- The group were unanimous in describing doctors and healthcare professionals as unkind and uncaring. However, if you explore the reasons why these professionals come across like this it is interesting. For example, GPs are at the frontline of every trauma, mental and physical health condition with no supervision or outlets to express the impact this has on them. Doctors/Health Care professionals like all humans put up barriers as coping mechanisms to deal with difficult situations, which can be perceived as unkind/uncaring.
- It is fair to note that Health Care Professionals use a checklist when assessing Mental Health and suicide but people's feelings do not fit into boxes. A checklist enables professionals to ascertain whether a person is at immediate risk but this unfortunately results in people feeling as if they are unheard and do not matter which can accelerate/impact suicidal thoughts.
- It cannot be emphasised enough that whether a person appears to be at immediate risk or not – they are at risk, which at any given time can accelerate to high risk, requiring immediate support at the point of entry.
- C2C was initially developed to tackle long-term health conditions and we are proud to continually achieve and promote recovery in the person rather than the condition. However, it has come to the groups' attention that some of our members have not been seeking medical support because they feel that during the current pandemic with people dying and the NHS being overwhelmed, that they don't matter. For instance, one of our members who has been clinically diagnosed with poor mental health is currently struggling with impaired hearing, which is having a profound negative impact on their communication. This shows the positive impact of peer-support as it was through discussion with the group that the person realised that they do matter and sought support through their GP. However, following a referral they have now been waiting six months (which has now been over twelve months) for a consultation, which reinforces the person's original thought of 'I don't matter'. Further to this discussion the group also highlighted concerns that as a result of Covid-19 a range of appointments such as diabetes/stroke check-ups as well as cancer clinics are being deferred and/or cancelled having a massive negative impact not only on those that are vulnerable now but the masses that will become our future vulnerable.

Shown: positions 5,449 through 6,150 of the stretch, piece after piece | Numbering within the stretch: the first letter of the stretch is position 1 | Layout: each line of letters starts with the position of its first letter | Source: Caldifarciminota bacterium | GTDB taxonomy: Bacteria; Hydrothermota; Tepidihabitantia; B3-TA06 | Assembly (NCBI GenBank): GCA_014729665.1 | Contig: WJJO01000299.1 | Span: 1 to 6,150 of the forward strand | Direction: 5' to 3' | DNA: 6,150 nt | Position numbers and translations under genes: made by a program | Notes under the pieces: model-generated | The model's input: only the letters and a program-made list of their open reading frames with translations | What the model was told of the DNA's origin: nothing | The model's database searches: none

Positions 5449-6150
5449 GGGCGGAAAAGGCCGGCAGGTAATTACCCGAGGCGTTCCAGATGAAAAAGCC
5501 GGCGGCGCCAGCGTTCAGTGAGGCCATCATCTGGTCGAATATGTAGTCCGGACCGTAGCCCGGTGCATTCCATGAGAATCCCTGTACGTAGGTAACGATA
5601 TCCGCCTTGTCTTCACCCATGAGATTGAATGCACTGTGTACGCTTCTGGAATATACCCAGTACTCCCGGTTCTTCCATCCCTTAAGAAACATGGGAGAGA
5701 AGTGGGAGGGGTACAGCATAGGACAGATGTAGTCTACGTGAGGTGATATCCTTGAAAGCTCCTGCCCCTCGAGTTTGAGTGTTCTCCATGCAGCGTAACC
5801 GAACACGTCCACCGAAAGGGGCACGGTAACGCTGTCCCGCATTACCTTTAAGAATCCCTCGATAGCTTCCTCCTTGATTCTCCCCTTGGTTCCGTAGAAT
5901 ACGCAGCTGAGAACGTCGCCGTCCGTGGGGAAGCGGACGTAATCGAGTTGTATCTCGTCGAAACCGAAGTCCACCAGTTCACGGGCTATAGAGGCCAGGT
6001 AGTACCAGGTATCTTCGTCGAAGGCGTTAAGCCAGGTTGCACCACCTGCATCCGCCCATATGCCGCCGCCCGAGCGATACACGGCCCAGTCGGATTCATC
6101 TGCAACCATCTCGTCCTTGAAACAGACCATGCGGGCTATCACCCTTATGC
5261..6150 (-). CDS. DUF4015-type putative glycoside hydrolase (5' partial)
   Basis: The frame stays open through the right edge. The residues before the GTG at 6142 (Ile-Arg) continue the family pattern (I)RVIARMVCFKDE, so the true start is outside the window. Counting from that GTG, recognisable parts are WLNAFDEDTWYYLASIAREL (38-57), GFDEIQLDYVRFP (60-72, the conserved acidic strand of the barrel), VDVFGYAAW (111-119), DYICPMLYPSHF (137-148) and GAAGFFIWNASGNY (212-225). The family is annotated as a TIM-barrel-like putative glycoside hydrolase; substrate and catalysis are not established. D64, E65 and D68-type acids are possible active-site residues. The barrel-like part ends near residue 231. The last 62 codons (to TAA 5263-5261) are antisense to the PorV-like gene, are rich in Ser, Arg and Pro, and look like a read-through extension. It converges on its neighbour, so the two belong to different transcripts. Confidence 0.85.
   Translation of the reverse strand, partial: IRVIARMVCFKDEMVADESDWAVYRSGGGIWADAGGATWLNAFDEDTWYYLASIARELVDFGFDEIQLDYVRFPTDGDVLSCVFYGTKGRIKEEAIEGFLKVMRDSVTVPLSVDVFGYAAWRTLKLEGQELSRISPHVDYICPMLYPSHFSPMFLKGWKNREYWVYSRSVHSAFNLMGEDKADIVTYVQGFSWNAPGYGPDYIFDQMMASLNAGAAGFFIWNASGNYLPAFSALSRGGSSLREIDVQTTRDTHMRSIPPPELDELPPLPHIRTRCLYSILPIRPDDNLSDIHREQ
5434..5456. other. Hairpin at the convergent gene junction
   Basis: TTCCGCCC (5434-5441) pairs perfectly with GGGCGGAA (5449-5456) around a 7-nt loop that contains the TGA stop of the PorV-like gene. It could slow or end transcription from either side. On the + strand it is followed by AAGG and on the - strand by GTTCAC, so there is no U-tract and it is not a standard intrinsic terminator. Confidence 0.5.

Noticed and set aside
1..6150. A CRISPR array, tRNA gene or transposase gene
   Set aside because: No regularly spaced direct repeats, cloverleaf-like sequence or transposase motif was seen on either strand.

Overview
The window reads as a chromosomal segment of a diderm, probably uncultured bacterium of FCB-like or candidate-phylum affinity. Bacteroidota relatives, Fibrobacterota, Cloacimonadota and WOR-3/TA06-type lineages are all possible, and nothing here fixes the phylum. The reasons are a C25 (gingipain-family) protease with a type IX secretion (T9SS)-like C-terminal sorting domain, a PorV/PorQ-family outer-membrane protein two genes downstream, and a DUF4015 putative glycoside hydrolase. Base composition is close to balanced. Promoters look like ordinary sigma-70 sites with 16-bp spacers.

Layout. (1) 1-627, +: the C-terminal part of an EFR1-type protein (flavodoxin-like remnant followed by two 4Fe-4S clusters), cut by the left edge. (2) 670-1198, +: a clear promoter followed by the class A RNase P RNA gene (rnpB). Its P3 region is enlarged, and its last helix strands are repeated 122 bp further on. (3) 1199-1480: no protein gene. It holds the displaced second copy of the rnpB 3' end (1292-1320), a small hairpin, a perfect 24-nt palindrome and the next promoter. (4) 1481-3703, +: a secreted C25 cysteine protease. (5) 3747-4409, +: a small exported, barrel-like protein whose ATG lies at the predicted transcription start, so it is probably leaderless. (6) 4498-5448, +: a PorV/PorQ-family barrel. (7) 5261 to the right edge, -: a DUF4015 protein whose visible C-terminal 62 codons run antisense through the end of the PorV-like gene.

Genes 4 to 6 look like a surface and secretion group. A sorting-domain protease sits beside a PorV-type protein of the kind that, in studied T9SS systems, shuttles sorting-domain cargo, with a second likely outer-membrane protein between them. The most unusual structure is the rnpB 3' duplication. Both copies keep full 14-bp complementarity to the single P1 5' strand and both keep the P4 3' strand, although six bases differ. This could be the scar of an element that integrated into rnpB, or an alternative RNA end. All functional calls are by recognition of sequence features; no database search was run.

- The groups thoughts and experiences clearly highlight areas for change, some of their most notable ideas are summarised below:
- See me – I am a person with feelings.
- Listen – my opinion matters
- Be honest - even if you don't know because I would appreciate that.
- Help me understand - Please don't tell me what to do, offer me advice and where appropriate alternative solutions.
- Remember I am an expert in your professional hands - 50:50 partnership, each valuing the others expertise.
- The group would also like Peer support to be taken into consideration, as it is their experience that people build confidence in people far more effectively than medication.